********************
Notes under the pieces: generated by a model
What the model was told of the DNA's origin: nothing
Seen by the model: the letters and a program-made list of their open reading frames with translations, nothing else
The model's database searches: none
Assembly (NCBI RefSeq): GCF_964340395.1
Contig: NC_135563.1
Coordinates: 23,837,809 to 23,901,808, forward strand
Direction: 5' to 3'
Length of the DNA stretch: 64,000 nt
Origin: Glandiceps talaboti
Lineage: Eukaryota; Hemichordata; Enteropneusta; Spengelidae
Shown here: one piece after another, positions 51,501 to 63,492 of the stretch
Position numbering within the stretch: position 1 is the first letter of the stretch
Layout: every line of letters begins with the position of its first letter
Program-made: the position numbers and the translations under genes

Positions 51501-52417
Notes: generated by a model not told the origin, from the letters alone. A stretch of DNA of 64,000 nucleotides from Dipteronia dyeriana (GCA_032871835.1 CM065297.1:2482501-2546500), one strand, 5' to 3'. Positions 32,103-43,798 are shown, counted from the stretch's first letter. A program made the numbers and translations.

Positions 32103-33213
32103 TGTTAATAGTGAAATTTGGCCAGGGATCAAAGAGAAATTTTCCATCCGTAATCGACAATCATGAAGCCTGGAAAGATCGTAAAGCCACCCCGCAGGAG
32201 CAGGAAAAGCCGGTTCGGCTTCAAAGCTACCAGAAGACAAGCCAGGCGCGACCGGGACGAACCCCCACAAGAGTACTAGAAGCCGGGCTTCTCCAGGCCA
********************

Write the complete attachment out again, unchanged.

Notes under the pieces: generated by a model
What the model was told of the DNA's origin: nothing
Seen by the model: the letters and a program-made list of their open reading frames with translations, nothing else
The model's database searches: none
Assembly (NCBI RefSeq): GCF_964340395.1
Contig: NC_135563.1
Coordinates: 23,837,809 to 23,901,808, forward strand
Direction: 5' to 3'
Length of the DNA stretch: 64,000 nt
Origin: Glandiceps talaboti
Lineage: Eukaryota; Hemichordata; Enteropneusta; Spengelidae
Shown here: one piece after another, positions 51,501 to 63,492 of the stretch
Position numbering within the stretch: position 1 is the first letter of the stretch
Layout: every line of letters begins with the position of its first letter
Program-made: the position numbers and the translations under genes

Positions 51501-52417
Notes: generated by a model not told the origin, from the letters alone. A stretch of DNA of 64,000 nucleotides from Dipteronia dyeriana (GCA_032871835.1 CM065297.1:2482501-2546500), one strand, 5' to 3'. Positions 32,103-43,798 are shown, counted from the stretch's first letter. A program made the numbers and translations.

Positions 32103-33213
32103 TGTTAATAGTGAAATTTGGCCAGGGATCAAAGAGAAATTTTCCATCCGTAATCGACAATCATGAAGCCTGGAAAGATCGTAAAGCCACCCCGCAGGAG
32201 CAGGAAAAGCCGGTTCGGCTTCAAAGCTACCAGAAGACAAGCCAGGCGCGACCGGGACGAACCCCCACAAGAGTACTAGAAGCCGGGCTTCTCCAGGCCA